“As for GOD, his way is perfect: the word of the LORD is tried: he is a buckler to all those that trust in him” (Psalm 18:30).

“The Rock! His work is perfect, For all His ways are just; A GOD of faithfulness and without injustice, Righteous and upright is He” (Deuteronomy 32:4).

“The law of the LORD is perfect, restoring the soul; The testimony of the LORD is sure, making wise the simple” (Psalm 19:7).

The LORD is righteous in all His ways And kind in all His deeds” (Psalm 145:17).

“As for GOD, His way is blameless; The word of the LORD is tested; He is a shield to all who take refuge in Him” (2 Samuel 22:31).

Your word is very pure: therefore your servant loves it” (Psalm 119:140).

Every word of GOD is pure: he is a shield to them that put their trust in him” (Proverbs 30:5).

The above responses from the Bible writers, whose words were all divinely inspired by God, are all about God-Jehovah.

Now what about Jesus? Is God’s only begotten and firstborn son Jesus—the Messiah—also perfect, and was Jesus perfect when the Heavenly Father, Jehovah, sent him to redeem mankind from the sentence of Adamic death by paying the exact ransom (corresponding price) to be fulfilled in due time?

Here are some quotes from the Bible where we may find answers to these questions:

“Who committed no sin, nor was any deceit found in his mouth” (1 Peter 2:22).

“For we do not have a high priest who cannot sympathize with our weaknesses, but One who has been tempted in all things as we are, yet without sin (Hebrews 4:15).

“You know that He appeared in order to take away sins; and in Him there is no sin(1 John 3:5).

“When Pilate saw that he was accomplishing nothing, but rather that a riot was starting, he took water and washed his hands in front of the crowd, saying, ‘I am innocent of this Man’s blood; see to that yourselves’(Matthew 27:24).

Why did Pilate say this?

Here is why:

“Pilate came out again and said to them, ‘Behold, I am bringing Him out to you so that you may know that I find no guilt in him’” (John 19:4).

Jesus said: “And He who sent me is with me; He has not left me alone, for I always do the things that are pleasing to Him (John 8:29).

About Jesus, it is written: “His grave was assigned with wicked men, Yet he was with a rich man in his death, because he had done no violence, nor was there any deceit in his mouth.(Isaiah 53:9).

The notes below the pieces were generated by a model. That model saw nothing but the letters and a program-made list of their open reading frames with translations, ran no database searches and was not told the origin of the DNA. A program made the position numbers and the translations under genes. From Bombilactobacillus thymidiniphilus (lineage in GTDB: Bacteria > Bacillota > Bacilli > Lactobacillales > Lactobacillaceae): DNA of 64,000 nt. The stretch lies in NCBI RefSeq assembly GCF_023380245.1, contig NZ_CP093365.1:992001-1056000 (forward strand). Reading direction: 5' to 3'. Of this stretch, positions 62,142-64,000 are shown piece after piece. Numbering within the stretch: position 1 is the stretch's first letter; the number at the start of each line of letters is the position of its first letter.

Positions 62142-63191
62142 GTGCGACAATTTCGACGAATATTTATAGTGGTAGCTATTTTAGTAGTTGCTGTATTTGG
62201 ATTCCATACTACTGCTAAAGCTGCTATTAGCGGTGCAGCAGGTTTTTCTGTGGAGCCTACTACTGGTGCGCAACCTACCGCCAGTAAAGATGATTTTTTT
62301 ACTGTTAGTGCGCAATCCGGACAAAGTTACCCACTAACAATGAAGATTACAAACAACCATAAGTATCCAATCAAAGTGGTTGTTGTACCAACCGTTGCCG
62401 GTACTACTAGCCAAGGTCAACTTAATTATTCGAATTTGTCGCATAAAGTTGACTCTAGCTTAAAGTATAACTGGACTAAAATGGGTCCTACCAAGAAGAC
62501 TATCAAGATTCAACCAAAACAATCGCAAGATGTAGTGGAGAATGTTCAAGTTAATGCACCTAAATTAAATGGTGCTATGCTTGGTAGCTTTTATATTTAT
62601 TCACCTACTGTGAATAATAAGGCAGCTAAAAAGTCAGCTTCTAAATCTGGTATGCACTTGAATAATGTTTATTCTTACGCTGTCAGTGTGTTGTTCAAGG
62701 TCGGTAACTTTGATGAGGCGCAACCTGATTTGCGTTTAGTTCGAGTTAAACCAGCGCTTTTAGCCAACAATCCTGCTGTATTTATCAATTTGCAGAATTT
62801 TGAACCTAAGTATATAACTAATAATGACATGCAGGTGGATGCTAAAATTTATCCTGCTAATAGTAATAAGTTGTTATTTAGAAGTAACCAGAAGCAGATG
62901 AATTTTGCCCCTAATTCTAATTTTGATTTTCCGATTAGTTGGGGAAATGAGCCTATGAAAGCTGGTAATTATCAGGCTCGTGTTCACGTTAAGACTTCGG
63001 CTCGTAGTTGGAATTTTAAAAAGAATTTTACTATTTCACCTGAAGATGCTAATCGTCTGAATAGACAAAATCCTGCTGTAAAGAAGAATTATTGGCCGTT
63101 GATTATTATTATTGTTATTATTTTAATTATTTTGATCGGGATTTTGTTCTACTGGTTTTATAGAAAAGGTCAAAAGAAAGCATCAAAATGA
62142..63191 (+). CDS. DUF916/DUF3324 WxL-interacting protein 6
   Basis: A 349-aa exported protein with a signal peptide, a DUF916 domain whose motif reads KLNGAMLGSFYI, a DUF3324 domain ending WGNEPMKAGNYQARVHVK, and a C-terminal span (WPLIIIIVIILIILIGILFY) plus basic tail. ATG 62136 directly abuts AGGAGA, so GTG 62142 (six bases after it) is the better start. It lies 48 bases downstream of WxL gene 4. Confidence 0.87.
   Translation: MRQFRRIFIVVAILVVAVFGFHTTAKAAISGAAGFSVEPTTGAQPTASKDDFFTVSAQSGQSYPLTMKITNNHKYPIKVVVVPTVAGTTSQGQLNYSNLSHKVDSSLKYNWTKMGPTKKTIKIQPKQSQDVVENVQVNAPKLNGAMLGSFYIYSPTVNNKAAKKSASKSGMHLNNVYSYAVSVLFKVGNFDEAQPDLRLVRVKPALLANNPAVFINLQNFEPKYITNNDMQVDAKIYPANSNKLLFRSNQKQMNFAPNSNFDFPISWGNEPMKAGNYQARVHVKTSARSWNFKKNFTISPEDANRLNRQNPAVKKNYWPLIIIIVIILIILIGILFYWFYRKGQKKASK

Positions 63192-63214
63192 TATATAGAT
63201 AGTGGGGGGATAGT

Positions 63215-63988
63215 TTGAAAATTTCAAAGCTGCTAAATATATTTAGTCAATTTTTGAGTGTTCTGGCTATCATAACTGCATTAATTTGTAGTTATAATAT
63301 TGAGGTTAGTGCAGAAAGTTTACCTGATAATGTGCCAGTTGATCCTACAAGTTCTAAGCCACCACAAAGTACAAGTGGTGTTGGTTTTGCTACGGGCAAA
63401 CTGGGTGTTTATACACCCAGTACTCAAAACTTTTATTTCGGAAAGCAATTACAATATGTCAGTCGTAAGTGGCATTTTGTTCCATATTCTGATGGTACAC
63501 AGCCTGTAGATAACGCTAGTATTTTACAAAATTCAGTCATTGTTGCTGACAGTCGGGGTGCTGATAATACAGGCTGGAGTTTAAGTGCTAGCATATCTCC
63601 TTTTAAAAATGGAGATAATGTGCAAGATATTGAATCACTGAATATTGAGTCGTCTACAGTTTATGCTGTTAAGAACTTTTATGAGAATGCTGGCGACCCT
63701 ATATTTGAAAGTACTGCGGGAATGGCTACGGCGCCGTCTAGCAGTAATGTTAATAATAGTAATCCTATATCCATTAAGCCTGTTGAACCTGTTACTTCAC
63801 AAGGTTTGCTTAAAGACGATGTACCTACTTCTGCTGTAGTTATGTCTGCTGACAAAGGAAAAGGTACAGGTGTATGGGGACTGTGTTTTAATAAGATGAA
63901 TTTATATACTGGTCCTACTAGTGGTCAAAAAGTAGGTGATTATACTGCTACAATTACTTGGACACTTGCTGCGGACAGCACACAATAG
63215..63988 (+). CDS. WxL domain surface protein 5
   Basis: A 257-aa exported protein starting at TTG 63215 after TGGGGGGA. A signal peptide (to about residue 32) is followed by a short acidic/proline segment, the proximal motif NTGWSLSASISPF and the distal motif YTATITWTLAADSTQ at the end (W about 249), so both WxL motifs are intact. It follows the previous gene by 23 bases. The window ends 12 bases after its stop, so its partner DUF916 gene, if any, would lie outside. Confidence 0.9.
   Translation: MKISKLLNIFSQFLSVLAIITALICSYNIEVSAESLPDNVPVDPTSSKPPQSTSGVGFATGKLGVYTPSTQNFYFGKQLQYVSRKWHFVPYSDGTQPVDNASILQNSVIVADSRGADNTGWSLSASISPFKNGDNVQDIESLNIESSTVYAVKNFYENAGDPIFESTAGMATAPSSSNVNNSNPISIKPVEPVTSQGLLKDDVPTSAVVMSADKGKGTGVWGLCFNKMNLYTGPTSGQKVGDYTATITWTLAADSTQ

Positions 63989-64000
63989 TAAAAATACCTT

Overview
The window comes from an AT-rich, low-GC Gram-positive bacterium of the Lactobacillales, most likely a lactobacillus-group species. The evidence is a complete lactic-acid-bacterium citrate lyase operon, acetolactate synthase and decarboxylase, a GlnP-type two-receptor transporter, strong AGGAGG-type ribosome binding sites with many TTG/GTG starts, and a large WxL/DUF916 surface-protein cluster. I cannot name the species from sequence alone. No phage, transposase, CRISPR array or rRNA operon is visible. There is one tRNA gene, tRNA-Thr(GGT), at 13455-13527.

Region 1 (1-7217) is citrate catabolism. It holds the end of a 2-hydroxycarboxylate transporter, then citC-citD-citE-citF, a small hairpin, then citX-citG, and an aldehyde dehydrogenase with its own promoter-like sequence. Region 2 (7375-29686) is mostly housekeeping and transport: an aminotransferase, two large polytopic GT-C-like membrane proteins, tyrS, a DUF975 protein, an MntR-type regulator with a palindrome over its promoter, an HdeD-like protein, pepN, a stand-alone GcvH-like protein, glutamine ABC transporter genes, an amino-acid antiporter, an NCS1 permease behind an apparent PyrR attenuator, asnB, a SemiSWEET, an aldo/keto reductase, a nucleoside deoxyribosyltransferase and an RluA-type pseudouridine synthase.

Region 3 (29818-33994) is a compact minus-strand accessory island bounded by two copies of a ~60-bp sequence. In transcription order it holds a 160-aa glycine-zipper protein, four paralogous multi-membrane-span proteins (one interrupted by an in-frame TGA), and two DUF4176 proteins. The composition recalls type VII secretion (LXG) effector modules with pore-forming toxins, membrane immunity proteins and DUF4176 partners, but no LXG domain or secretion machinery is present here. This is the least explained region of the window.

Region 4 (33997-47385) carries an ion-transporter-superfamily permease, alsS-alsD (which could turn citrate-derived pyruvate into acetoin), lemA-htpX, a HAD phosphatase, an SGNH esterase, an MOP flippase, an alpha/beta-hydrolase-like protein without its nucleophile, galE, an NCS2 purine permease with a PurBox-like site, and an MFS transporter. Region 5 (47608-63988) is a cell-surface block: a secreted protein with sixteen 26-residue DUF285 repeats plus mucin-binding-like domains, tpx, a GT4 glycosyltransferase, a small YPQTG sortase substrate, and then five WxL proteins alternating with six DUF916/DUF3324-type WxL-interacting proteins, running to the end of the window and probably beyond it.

In 1 Peter 1:18-19, Jesus is described as “unblemished” and “spotless”: “We knowing that you were not redeemed with perishable things like silver or gold from your futile way of life inherited from your forefathers, but with precious blood, as of a lamb unblemished and spotless, the blood of Christ.”

The Apostle Paul explains, He made him who knew no sin to be sin on our behalf, so that we might become the righteousness of God in Him” (2 Corinthians 5:21).

What do the words to be sin on our behalf” mean?

The Apostle Peter explains what it means: that Jesus “himself bore our sins in His body on the cross, so that we might die to sin and live to righteousness; for by His wounds you were healed” (1 Peter 2:24).

How then can we as humans have peace if we are not perfect? Are we perfect in some way or another?

Jesus taught usBe ye therefore perfect, even as your Father which is in heaven is perfect” (Matthew 5:48).

How then, can we “be… perfect,” if we were already born in sin?

From the second a human is born, we have the curse of Adamitis on us, which is the death sentence. A baby who is even a few seconds old, can die. If we were perfect, death could not touch any human and everyone could live forever as their perfect life would allow no disease nor any harm to take their life. Thus, if we are already born imperfect, how can we find perfect peace?

Let us explain.

We might not of course be able to achieve perfect peace all the time in the current imperfect bodies we have, yet we are to “be perfect” in intentions, as all fully consecrated Spirit begotten individuals are reckoned in God’s eyes as perfect, through faith in the precious blood of Christ’s righteousness and through showing God-Jehovah through one’s thoughts, words and actions just how much there is a desire to DO what is good, righteous, perfect, pure and blameless in God’s sight, to please the Heavenly Father.

It is one’s faith in believing that God can do the impossible—that He could even move an entire mountain, and trusting in God’s perfect love, justice, power and wisdom implicitly.

This isn’t just blind faith.

This isn’t just following tradition.

This isn’t an unwilling, forced upon believing for self-gain or professing faith in God to just to please someone.

In Romans 10:17, the Apostle Paul explains that faith in God and faith in all that is Godly and righteous and pure and perfect, comes from “hearing the word of God,” and once we hear it, then we are instructed to actually examine and study it (1 Thessalonians 5:21). By studying the inspired words of God in the Bible (2 Timothy 2:15) handed down through God’s holy Prophets of old and the Apostles of the first Church (after Pentecost), and by praying to the Heavenly Father with thanksgiving and earnestness of the heart (Hebrews 5:7, Matthew 6:4-6, James 5:16), striving to please God by doing His will (Romans 12:2), then maturity in the faith can be attained and maintained.

“But solid food is for the mature, for those who have their powers of discernment trained by constant practice to distinguish good from evil” (Hebrews 5:14).

What do the Scriptures say about the faith of some?

In Romans 4:3,5 we read,

“(3) Abraham believed God, and it was counted to him as righteousness. (5) And to the one who does not work but believes in him who justifies the ungodly, his faith is counted as righteousness.”

Now back to our question: Can we as mortals be classified as perfect and hence even qualify to receive perfect peace?